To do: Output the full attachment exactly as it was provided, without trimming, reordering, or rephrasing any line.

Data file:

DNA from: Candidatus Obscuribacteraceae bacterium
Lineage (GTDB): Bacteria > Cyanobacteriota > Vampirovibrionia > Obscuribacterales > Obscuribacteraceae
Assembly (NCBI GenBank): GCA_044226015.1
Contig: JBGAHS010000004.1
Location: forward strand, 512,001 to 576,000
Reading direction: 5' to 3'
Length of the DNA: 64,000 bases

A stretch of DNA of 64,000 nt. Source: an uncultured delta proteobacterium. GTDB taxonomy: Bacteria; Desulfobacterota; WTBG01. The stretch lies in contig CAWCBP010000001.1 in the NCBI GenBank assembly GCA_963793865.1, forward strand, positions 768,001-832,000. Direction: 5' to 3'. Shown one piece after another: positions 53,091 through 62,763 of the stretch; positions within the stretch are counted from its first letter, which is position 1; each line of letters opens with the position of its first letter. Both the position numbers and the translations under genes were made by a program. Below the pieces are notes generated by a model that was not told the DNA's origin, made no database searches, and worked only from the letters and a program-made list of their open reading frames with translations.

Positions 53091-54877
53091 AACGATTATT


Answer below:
DNA from: Candidatus Obscuribacteraceae bacterium
Lineage (GTDB): Bacteria > Cyanobacteriota > Vampirovibrionia > Obscuribacterales > Obscuribacteraceae
Assembly (NCBI GenBank): GCA_044226015.1
Contig: JBGAHS010000004.1
Location: forward strand, 512,001 to 576,000
Reading direction: 5' to 3'
Length of the DNA: 64,000 bases

A stretch of DNA of 64,000 nt. Source: an uncultured delta proteobacterium. GTDB taxonomy: Bacteria; Desulfobacterota; WTBG01. The stretch lies in contig CAWCBP010000001.1 in the NCBI GenBank assembly GCA_963793865.1, forward strand, positions 768,001-832,000. Direction: 5' to 3'. Shown one piece after another: positions 53,091 through 62,763 of the stretch; positions within the stretch are counted from its first letter, which is position 1; each line of letters opens with the position of its first letter. Both the position numbers and the translations under genes were made by a program. Below the pieces are notes generated by a model that was not told the DNA's origin, made no database searches, and worked only from the letters and a program-made list of their open reading frames with translations.

Positions 53091-54877
53091 AACGATTATT